Astronomy Colloquia

The Mystery of the Broken Field Line

Speaker: 
Eric Donovan (University of Calgary)
Event Date and Time: 
Mon, 2012-01-30 16:00 - 17:00
Location: 
Hennings 318
Local Contact: 
Jaymie Matthews
Intended Audience: 
Graduate
The solar wind interacts with Earth’s magnetic field, creating our magnetosphere. Magnetospheric processes are interesting as exemplars of fundamental phenomena and because they affect our environment.

Herschel Observations of the Earliest Phases of Star Formation

Speaker: 
James Di Francesco (Herzberg Institute of Astrophysics)
Event Date and Time: 
Mon, 2012-01-23 16:00 - 17:00
Location: 
Hennings 318
Local Contact: 
Jaymie Matthews
Intended Audience: 
Graduate
The Herschel Space Observatory is revolutionising our understanding of star formation. Its access to far-infrared and submillimetre continuum emission over wide fields has revealed structures related to star formation in nearby molecular clouds like no other telescope has before. In this talk, I will summarise the current results of one ongoing Herschel Key Projects, the Gould Belt Survey (GBS) that is studying the early phases of star formation across the entireties of molecular clouds through the continuum emission of filaments, clumps and cores.

Characterising exoplanets

Speaker: 
Ray Jayawardhana
Event Date and Time: 
Mon, 2012-01-16 16:00 - 17:15
Location: 
Hennings 318
Local Contact: 
Jaymie Matthews
Intended Audience: 
Graduate
On-going searches for extrasolar planets, despite certain limitations in sensitivity, have already revealed a remarkable diversity of worlds, from close-in super-Earths to far out super-Jupiters, and challenged our preconceptions many times over. Meanwhile, comparative studies of exoplanet physical properties have begun in earnest: planets caught in transit and those imaged directly are best suited for detailed characterization, especially of their atmospheres. I will discuss recent results and future prospects,including the possibility of extending these techniques to lower-mass planets.

New Views of Mercury from Messenger

Speaker: 
Catherine Johnson (UBC Earth and ocean Sciences
Event Date and Time: 
Mon, 2012-01-09 16:00 - 17:00
Location: 
Hennings 318
Local Contact: 
Jaymie Matthews
Intended Audience: 
Graduate
On March 18, 2011 MESSENGER became the first spacecraft ever to orbit our Solar System’s innermost planet. The MESSENGER orbit is highly elliptical with a minimum (periapse) altitude of 200km at a latitude of about 60°N, an orbital period of 12 hours and an apoapse altitude of 15,300 km. Since orbit insertion, MESSENGER has collected data comprising more than 3 Mercury years, 1.5 solar days, and 4 coverages in body-fixed geographical coordinates.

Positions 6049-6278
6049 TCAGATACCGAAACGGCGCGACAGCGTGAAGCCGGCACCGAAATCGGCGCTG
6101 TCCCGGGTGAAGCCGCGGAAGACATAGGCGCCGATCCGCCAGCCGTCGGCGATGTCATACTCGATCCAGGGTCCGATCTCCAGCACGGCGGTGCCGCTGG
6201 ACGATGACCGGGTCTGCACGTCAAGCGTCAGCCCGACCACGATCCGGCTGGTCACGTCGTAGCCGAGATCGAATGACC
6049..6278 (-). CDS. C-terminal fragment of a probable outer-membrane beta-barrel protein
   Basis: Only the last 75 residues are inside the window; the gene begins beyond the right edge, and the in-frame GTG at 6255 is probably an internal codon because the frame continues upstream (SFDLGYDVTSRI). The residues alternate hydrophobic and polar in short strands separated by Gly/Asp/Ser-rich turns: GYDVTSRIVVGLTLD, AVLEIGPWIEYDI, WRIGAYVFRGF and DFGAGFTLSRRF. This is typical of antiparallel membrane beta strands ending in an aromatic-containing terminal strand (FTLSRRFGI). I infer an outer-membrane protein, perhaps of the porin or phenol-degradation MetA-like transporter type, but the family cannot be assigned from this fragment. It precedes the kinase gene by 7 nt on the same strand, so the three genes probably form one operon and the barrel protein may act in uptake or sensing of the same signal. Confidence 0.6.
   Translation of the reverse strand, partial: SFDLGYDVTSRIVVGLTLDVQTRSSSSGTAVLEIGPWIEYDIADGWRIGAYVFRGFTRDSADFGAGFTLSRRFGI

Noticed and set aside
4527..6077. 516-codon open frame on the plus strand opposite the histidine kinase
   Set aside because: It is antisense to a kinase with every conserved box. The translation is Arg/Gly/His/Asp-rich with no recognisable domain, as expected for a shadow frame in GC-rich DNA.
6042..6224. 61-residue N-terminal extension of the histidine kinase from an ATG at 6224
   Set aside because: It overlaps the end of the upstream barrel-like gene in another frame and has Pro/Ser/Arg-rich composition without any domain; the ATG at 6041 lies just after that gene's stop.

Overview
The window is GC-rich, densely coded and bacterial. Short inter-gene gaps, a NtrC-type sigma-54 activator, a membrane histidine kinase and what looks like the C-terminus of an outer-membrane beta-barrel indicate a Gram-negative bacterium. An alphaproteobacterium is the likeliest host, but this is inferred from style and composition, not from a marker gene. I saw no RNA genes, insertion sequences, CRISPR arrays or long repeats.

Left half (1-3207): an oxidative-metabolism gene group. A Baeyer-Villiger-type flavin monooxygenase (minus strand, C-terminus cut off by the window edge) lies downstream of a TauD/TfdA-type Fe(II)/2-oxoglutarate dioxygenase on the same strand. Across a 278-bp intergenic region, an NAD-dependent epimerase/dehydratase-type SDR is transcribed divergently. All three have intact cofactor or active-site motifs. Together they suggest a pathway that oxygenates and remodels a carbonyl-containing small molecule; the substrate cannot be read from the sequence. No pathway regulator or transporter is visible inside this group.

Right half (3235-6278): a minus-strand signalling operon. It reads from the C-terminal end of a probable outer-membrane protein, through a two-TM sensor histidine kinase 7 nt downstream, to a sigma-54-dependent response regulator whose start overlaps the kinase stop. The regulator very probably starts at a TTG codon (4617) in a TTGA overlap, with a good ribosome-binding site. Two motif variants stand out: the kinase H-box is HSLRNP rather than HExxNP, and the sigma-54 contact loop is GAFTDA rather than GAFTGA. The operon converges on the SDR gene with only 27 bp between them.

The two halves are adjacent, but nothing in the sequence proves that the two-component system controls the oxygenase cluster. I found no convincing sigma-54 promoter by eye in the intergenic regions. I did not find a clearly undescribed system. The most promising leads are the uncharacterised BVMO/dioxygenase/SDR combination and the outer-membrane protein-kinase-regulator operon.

Probing fundamental physics by measuring the cosmic microwave background from 5200 meters

Speaker: 
Michael Niemack (National Institute of Standards & Technology, Boulder)
Event Date and Time: 
Mon, 2011-11-21 16:00 - 17:00
Location: 
Hennings 318
Local Contact: 
Jaymie Matthews and Mark Halpern
Intended Audience: 
Graduate
Recent measurements of the cosmic microwave background (CMB) have played a major role in the development of the "standard model" of cosmology: a universe dominated by dark energy and dark matter. However, fundamental aspects of the cosmos remain elusive, such as the nature of dark energy and dark matter and whether an inflationary epoch occurred in the first 10^(-30) seconds after the big bang.

Gamma-ray bursts as tools for extragalactic astrophysics and cosmology

Speaker: 
Rosalba Perna (JILA, University of Colorado, Boulder)
Event Date and Time: 
Mon, 2011-11-14 16:00
Location: 
Hennings 318
Gamma-Ray Bursts (GRBs) are the brightest light sources in the Universe, as well as the most distant sources known. These characteristics, combined with their power-law spectra, make them ideal cosmological probes. In this talk I will discuss how GRBs are impacting several areas of extragalactic astrophysics and cosmology. In particular, I will show how they can be used to trace the evolution of the mean density and clumpiness of the interstellar medium with redshift, and the properties of dust in high-z galaxies.

First evidence of solar-like oscillations in delta Scuti stars

Speaker: 
Vichi Antoci
Event Date and Time: 
Mon, 2011-11-07 16:00 - 17:00
Location: 
Hennings 318
Local Contact: 
Jaymie Matthews
Intended Audience: 
Graduate
Helioseismology is a mature field that has led to remarkably accurate knowledge of the solar interior. With the success of the MOST, CoRoT and Kepler space missions, asteroseismology of solar-like oscillators has begun to make similar contributions to our knowledge of the interiors of stars cooler than about 6500 K. This has been achieved through the study of high-overtone acoustic oscillations stochastically excited in the outer convection zones of these stars.

Multimessenger astronomy and cosmology with the Einstein Telescope

Speaker: 
Martin Hendry (University of Glasgow)
Event Date and Time: 
Mon, 2011-10-31 16:00 - 17:15
Location: 
Hennings 318
Local Contact: 
Jaymie Matthews
Intended Audience: 
Graduate
The nascent field of gravitational wave astronomy is entering an exciting phase, with construction of the Advanced LIGO laser interferometers in the US currently well under way. Within the next few years these instruments will begin operation, forming part of a global "2nd generation" detector network which is expected to make the first direct detections of gravitational waves from astrophysical sources. Moreover, plans are already developing for what will lie beyond the advanced detectors.
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